The amount of CFM needed at the point of highest demand is the most important factor when determining how much air storage is needed. Proper testing should be done in order to determine what this volume is.
It is also important to note that systems with pipework of 2” diameter or greater should consider the storage provided by the pipe itself. This may reduce the amount of storage tank capacity that is needed.
What are the options for protective coatings?
- Bare steel with primer exterior
- Epoxy coated or galvanized – internal & external
- Stainless Steel
The majority of tanks installed in compressed air systems are bare steel on the inside with a primer coating on the exterior. This exterior paint is commonly matched with the compressor equipment. In some instances, the inside of the tank is sprayed with an epoxy coating or galvanized to reduce corrosion and maintain the quality of the incoming air. Although this is a benefit, it also adds to the cost of the tank. In rare instances, where there is a need for high purity air, a stainless steel tank is required. Applications for these epoxy lined, galvanized, or stainless steel tanks include: hospitals, labs, electronics, chemical, and aerospace.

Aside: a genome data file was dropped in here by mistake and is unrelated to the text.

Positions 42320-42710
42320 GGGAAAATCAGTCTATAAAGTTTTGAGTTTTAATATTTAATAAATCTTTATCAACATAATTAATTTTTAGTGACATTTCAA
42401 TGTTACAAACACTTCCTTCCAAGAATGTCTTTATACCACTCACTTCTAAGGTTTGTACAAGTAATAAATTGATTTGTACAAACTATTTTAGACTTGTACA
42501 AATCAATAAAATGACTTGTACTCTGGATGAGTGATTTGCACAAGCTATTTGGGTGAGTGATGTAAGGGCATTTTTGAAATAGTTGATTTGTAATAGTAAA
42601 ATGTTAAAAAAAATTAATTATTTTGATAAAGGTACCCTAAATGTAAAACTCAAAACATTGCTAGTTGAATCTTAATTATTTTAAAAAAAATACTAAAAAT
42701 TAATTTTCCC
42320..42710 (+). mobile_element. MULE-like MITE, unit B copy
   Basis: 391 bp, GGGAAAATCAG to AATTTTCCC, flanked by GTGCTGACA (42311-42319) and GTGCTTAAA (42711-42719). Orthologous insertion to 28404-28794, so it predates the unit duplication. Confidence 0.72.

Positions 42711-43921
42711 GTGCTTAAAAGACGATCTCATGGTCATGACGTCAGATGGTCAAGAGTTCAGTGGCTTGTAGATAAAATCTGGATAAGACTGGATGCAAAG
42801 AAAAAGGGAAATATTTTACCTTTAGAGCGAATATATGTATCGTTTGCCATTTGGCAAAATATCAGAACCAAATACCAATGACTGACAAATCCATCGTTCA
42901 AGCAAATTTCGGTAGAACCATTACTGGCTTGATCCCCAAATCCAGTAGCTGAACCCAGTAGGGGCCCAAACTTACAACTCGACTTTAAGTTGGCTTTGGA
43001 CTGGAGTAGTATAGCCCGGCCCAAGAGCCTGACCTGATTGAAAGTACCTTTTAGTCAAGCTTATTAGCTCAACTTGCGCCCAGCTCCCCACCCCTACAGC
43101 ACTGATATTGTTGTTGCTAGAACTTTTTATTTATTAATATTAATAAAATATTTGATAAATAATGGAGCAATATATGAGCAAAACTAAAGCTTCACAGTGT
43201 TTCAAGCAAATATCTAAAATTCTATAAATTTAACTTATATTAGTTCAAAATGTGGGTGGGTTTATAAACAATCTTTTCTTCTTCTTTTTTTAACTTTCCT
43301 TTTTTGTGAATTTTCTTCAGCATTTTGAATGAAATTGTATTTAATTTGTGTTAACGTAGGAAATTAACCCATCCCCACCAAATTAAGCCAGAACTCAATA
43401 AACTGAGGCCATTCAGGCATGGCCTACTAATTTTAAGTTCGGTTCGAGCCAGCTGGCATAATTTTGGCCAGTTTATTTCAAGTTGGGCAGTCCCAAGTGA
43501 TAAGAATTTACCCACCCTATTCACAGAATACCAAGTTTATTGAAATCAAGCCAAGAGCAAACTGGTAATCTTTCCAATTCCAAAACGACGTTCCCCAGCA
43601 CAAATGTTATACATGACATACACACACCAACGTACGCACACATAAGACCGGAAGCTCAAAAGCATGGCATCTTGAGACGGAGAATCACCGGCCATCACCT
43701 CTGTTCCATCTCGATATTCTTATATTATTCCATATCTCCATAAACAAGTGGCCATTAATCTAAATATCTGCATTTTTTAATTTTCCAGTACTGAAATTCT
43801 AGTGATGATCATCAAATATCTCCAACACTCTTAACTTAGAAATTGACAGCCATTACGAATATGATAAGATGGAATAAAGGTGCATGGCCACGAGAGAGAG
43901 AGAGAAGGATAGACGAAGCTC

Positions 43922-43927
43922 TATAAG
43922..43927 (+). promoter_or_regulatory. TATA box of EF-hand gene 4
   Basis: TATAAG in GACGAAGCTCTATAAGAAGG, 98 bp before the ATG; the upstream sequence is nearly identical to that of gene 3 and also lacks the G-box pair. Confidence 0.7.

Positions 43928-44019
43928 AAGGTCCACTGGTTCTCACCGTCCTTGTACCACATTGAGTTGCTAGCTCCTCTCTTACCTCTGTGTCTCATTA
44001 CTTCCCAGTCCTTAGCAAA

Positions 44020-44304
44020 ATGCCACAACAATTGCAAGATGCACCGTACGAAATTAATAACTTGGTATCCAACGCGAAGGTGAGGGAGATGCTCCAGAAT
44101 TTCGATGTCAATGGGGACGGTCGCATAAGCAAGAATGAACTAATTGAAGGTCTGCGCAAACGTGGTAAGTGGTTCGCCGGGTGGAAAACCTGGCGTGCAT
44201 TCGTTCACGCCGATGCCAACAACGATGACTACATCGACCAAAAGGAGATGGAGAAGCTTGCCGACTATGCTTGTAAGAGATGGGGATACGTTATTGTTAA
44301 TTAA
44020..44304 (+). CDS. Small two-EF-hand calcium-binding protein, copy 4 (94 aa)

What accessories are commonly used on compressed air tanks?
- Electronic auto condensate drains for automatic condensate drainage
- Zero air loss condensate drains for automatic drainage plus energy savings
- Pressure relief valves for safety
- Gauges for a visual indication of pressure levels
- Fatigue-eliminating vibration pads for applications where the compressor is mounted on top of the tank.
Is it important that my tank is ASME certified?
YES! A non-code, uncertified tank should NEVER be used. If a tank is not certified there is no standard guiding its manufacturing process or testing procedure. Visit the ASME website for more information.
Certified receiver tanks are the only tanks that should ever be considered. Frighteningly, many compressors from the “big box” stores or online retailers have non-code tanks. This can pose a life threatening risk if things go wrong. If you are not sure if you have a certified tank, we recommend that you contact your local fire marshal. They will test your tank with technology that measures the thickness of the metal. Please heed this warning – your life, and even the lives of your co-workers may depend on it!